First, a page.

What is peat and why WAS it important to humans?
Peat is a wonderful thing. But it is in many ways a victim of its own success. Let me explain.
Peat is a soil-like substance made of accumulated dead plant material, mainly Sphagnum moss, that has grown in waterlogged conditions and not decayed due to lack of oxygen. Here in the UK, due to our wet Atlantic coast climate tempered by the Gulf Stream, our country is well-endowed with sites where peat occurs in both uplands and lowlands. Since the retreat of the glaciers at the end of the last Ice Age, peat has been building up very very slowly at a rate of about 0.5 – 1 mm per year and it has been known to reach depths of up to 10m in some places. Unfortunately once dug out and dried out it can be burnt as a fuel (yes – it’s a bona fide non-renewable fossil fuel) and throughout history it has been used in this way to heat the homes of people living nearby in a cottage industry called “Turbary”. Done on a small scale by hand this type of peat cutting had few adverse effects, but more recently of course we have plundered peatland sites to use it horticulturally in our gardens and parks, draining the sites first to make it possible for the huge machinery to operate safely there and make lots of money for already rich individuals.
Why is peat intrinsically important?
Firstly, by its very nature, peat is a carbon store, and a very good one at that – in fact peat stores approximately 36 times more carbon than trees do. We urgently need to INCREASE the world’s carbon storage capacity now to deal with the Climate Crisis.
Secondly, wildlife and nature depend on wild spaces like peatbogs to survive and thrive. Wetland habitats abound with wildlife. We are fortunate in Shropshire to have part of the Fenns, Whixall & Bettisfield Mosses, a huge area full of amazing plants and animals, some quite rare like the Great Raft Spider, White-faced Darter and the Lesser Bladderwort (a curious insectivorous plant). We have a tendency to forget, but we humans are PART of “biodiversity” and are TOTALLY reliant on it for our basic needs ie food and shelter. We MUST protect biodiversity at all costs.
Water is what sets our planet apart from everywhere else in the known universe and it is essential for life. But not too much of it all at once! Flooding is becoming an increasing risk to people because we have destroyed too much of the natural environment. Peat is 90% water and so peatbogs are literally like huge sponges holding water back from flooding our communities. They also serve to filter and purify water and reduce pollution.
On top of this, peat is like a living museum. Because of the lack of oxygen in waterlogged conditions, the processes of decay that usually destroy archaeological evidence from the past are suspended. Anything that falls into a bog is preserved – sometimes in gloriously gory detail – hence the peat bodies that sometimes come to light – found to be centuries old, it’s still possible to tell what they ate for their last meal as it’s still there in their stomachs! There are thought to be approximately 22,500 archaelogical sites still buried in peat in the UK and containing untold treasures and historical information.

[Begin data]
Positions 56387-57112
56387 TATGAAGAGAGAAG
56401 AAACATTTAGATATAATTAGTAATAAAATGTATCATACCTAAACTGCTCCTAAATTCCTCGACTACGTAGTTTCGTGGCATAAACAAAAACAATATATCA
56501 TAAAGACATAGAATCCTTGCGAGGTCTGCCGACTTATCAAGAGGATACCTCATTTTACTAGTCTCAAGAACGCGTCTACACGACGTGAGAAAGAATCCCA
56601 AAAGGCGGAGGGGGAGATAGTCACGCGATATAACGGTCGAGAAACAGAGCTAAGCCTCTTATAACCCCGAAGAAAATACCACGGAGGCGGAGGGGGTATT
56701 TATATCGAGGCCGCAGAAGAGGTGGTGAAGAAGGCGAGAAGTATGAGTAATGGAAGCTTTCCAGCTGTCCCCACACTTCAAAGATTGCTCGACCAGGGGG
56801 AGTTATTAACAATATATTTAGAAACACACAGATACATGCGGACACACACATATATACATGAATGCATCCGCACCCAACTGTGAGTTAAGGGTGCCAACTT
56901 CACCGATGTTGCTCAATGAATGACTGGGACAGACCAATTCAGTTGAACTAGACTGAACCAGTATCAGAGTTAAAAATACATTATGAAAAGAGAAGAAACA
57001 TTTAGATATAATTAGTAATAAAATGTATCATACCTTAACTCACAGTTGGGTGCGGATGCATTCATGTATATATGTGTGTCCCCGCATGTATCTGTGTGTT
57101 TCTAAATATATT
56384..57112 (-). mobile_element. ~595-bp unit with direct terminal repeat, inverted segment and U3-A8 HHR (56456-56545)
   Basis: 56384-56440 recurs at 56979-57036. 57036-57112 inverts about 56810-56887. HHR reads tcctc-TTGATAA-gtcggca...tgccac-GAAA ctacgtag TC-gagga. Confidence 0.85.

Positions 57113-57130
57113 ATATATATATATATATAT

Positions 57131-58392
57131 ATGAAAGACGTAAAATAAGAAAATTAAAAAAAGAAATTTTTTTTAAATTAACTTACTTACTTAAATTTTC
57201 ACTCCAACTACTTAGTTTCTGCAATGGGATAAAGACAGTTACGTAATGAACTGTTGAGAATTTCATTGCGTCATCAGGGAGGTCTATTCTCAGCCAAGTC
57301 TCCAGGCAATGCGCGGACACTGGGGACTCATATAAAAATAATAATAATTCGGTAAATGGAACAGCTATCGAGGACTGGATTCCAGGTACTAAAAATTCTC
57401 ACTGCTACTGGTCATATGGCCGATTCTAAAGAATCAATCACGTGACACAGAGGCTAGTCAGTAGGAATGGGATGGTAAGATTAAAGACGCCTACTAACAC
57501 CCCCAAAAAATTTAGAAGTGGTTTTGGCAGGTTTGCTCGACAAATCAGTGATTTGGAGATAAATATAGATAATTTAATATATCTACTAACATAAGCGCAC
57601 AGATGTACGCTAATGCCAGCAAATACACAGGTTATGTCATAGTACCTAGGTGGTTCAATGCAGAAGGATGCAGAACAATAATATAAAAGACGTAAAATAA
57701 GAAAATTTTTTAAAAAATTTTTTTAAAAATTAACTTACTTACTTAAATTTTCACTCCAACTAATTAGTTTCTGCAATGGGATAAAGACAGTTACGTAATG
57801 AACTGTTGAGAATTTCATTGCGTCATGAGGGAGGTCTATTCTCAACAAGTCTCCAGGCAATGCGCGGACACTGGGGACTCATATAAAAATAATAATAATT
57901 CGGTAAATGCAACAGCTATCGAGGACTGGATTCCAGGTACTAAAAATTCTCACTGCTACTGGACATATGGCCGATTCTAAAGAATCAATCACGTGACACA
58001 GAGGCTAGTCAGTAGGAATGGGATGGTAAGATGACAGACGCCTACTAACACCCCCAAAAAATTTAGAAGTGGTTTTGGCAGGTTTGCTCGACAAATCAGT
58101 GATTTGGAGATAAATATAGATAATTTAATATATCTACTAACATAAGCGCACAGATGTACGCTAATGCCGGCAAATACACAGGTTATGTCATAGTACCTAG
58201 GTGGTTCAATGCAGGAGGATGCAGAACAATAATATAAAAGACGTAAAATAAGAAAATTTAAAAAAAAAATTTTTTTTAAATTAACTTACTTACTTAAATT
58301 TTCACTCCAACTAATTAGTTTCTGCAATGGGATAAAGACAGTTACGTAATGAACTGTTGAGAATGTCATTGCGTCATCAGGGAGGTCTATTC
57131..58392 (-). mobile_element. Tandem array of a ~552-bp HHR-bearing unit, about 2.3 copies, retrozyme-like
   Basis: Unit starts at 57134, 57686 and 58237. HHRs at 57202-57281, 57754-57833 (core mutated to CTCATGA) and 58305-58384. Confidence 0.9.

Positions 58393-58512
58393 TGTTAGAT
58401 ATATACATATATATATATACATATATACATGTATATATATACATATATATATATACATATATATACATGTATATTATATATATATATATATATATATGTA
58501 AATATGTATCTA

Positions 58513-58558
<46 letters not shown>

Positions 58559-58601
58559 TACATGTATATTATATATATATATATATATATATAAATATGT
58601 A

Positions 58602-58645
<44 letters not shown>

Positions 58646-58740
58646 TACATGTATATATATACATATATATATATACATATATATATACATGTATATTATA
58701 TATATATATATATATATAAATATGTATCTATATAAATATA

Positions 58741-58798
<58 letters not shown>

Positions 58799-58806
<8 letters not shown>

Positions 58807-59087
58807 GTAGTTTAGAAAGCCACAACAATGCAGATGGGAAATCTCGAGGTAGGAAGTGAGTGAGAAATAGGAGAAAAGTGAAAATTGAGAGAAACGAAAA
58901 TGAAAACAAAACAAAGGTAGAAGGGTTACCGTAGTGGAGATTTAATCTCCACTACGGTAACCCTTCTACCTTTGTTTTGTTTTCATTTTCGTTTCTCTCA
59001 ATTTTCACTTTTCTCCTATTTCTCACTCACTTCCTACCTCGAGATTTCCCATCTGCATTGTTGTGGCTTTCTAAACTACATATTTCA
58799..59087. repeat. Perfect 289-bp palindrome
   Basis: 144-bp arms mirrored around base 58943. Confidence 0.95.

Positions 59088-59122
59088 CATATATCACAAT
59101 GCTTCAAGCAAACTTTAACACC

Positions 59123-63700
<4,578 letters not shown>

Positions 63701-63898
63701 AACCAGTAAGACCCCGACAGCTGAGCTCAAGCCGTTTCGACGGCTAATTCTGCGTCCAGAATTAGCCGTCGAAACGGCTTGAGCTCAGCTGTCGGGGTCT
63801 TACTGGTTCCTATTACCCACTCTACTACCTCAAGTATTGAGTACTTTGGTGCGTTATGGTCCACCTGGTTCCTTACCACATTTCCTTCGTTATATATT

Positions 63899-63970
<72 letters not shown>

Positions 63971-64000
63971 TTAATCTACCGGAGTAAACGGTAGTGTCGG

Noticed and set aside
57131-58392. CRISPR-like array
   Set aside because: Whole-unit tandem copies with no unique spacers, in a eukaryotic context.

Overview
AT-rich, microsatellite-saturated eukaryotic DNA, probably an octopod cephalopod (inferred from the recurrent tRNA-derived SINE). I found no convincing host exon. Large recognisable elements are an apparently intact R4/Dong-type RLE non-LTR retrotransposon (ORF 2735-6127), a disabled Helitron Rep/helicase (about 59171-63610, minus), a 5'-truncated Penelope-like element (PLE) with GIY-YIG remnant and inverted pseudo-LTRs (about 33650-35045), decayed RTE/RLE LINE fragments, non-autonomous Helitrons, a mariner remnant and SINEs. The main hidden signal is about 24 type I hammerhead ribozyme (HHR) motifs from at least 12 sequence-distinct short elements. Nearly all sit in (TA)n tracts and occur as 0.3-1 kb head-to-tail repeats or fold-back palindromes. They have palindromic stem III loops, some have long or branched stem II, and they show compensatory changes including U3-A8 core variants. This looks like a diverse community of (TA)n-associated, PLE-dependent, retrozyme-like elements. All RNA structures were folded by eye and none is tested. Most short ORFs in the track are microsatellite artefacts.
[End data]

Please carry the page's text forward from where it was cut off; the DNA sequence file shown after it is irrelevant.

Finally, peat is important as it contains a record of past climate. The pollen of plants that grew hundreds of years ago is often found preserved in peat and scientists have been able to use it to understand how the climate and vegetation has shaped our world through history – a fascinating offshoot science known as Palynology.
So what’s the problem? The 2 sides of the coin
What we are only just recently opening our eyes to is the fact that human use of fossil fuels and other non-renewable resources like peat, is literally killing our planet. Processing it and burning it releases carbon dioxide and that carbon dioxide traps heat in our atmosphere like a greenhouse – the famous “greenhouse effect” that is at the heart of the Climate Crisis.
A hotter atmosphere can absorb and hold more water, so we get the twin global problems of excess heat in some places (causing massive drought & wildfires) and excess flooding in others. When things like this start happening year upon year, crops fail and humans are forced to move. But wildlife tends to be hemmed in by humans and there is nowhere it can move to, so it dies – giving rise to the Biodiversity Crisis and Mass Extinction that will ultimately feed through to us.
Yet despite all this, according to Plantlife, between 2011 and 2020, through use in gardening and horticulture, we have destroyed 16.5 Million cubic metres of our own precious peat. Is it worth it?
So please – for peat’s sake, don’t buy peat.
More interesting information about peat can be found here:
Text and photos (views of parts of Fenns, Whixall & Bettisfield Mosses in Shropshire) by Tina Teearu